Little things in modern cars can mean a lot.
On a recent test of the 2024 Kia Telluride SX-Prestige full-size SUV, the heads-up display impressed me because it shows a lot of detail — far beyond what I normally see.
Of course, there are all of the usual indicators. You can see your speed and cruise control setting, directional indicators, and lane markings. As you drive, these aids help because you can focus on the road and not have to look down at the interior displays. Every second counts in these conditions, when even a quick glance down at a display in the center console can mean you are not watching the road.
This is especially true for highway driving, which can lull you into thinking you are on auto pilot and there is nothing to really watch out for. In city driving scenarios, we pay attention a little more because there are so many people and things to look for.
In my testing, the HUD proved valuable both on the highway to keep my eyes on the road and in my town. The theme here is that I kept my eyes on the road more while driving, and glanced quickly at the HUD as needed.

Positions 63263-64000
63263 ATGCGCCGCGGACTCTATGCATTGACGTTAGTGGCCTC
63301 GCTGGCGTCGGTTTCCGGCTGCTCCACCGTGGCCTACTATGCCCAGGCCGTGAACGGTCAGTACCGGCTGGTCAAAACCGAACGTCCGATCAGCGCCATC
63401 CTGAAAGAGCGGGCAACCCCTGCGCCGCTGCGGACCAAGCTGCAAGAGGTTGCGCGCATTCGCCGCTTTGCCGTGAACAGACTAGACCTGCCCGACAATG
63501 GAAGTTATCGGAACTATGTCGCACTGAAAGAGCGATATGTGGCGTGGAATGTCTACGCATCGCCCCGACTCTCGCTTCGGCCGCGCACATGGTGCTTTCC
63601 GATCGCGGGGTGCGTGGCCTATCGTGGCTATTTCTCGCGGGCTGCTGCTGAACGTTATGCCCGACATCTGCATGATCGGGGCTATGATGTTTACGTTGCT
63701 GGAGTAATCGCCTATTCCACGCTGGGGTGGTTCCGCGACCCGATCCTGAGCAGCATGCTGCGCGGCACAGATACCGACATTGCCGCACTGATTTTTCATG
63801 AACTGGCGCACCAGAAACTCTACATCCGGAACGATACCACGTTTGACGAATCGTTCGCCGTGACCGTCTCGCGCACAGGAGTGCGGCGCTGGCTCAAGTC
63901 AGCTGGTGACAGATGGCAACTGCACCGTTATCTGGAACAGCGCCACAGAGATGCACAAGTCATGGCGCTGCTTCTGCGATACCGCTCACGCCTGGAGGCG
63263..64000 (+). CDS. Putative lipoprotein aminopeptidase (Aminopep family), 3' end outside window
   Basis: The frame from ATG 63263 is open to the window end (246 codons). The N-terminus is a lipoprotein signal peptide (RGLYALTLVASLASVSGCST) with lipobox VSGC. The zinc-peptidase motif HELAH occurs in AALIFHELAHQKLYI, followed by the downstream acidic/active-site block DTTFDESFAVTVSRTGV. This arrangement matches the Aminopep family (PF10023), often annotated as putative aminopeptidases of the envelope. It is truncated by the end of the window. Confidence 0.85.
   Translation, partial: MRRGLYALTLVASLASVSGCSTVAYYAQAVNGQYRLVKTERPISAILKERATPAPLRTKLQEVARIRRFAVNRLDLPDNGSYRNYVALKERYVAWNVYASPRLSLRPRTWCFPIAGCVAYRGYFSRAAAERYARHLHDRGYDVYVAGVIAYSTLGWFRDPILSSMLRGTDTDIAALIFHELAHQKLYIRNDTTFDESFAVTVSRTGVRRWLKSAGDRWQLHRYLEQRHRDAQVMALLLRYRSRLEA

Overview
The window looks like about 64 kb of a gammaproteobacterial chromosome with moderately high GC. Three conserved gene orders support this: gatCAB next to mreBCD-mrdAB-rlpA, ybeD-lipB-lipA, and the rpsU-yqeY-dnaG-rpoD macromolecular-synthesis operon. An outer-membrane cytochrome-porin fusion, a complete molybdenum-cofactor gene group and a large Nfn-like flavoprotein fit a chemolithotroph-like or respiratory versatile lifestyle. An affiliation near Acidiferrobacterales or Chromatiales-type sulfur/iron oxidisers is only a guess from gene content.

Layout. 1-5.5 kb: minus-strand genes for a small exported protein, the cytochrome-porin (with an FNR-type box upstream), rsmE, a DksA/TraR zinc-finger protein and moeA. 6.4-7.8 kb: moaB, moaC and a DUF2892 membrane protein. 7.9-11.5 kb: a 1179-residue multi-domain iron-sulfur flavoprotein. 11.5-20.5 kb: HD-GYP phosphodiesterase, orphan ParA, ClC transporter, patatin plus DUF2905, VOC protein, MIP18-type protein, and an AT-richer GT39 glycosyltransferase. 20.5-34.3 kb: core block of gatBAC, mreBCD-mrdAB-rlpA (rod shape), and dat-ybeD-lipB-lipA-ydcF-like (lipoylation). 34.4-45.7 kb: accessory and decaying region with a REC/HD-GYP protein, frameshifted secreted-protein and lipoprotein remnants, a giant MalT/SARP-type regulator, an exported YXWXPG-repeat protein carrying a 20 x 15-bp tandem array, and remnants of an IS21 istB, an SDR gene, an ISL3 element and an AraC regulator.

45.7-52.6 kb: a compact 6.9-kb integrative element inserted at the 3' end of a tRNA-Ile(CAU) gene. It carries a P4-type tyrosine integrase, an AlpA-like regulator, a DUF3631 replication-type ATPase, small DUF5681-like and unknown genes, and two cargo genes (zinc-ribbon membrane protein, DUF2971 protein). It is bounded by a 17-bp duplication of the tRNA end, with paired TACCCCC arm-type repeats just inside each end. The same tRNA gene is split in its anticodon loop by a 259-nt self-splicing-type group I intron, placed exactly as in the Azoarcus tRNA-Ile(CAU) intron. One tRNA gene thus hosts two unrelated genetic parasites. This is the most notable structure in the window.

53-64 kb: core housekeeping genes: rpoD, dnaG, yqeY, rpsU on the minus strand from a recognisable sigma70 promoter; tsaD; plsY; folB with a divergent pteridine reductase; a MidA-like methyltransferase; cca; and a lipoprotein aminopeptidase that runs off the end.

What really impressed me though is that the HUD also shows other cars. I don’t remember seeing that before on other tests. On the highway, for example, white icons appeared next to lane markings and tracked the other cars in real-time.
It’s cool to watch, because the icons help you pay attention a little more. You might not even see there’s a car to your right sneaking up on you but you can see the white icons showing that vehicle in the HUD. I remember writing about the HUD in cars a few years ago and how the display could be used for a lot more than just speed and navigation. Now, car companies are doing just that.
Kia is onto something here, and I could see improving it even more over the next few years — especially as AI starts taking off even more. It could show the shape of the vehicle, and whether it’s a car or a truck. A red indicator could show that the opposing vehicle in the other lane is edging too close to you. The icons could even change to show whether it’s an emergency vehicle or a police car.
And this is all while we wait for vehicle-to-vehicle technology to finally come to production cars instead of just testing it in the lab. When every car on the road can use technology like this and monitor each other in real-time, it could prove valuable. Not only would I see approaching cars as icons, but every other car would also see me. And, that data could be used to alert both cars in an emergency, and even steer both out of accident. It’s one thing to know a car is approaching you, but quite another to know that the other cars can see what I’m doing (or not doing) as the driver.
That will come soon enough. I like how the HUD works for now in the Kia Telluride, especially since it made me pay attention to the road just a bit more than usual.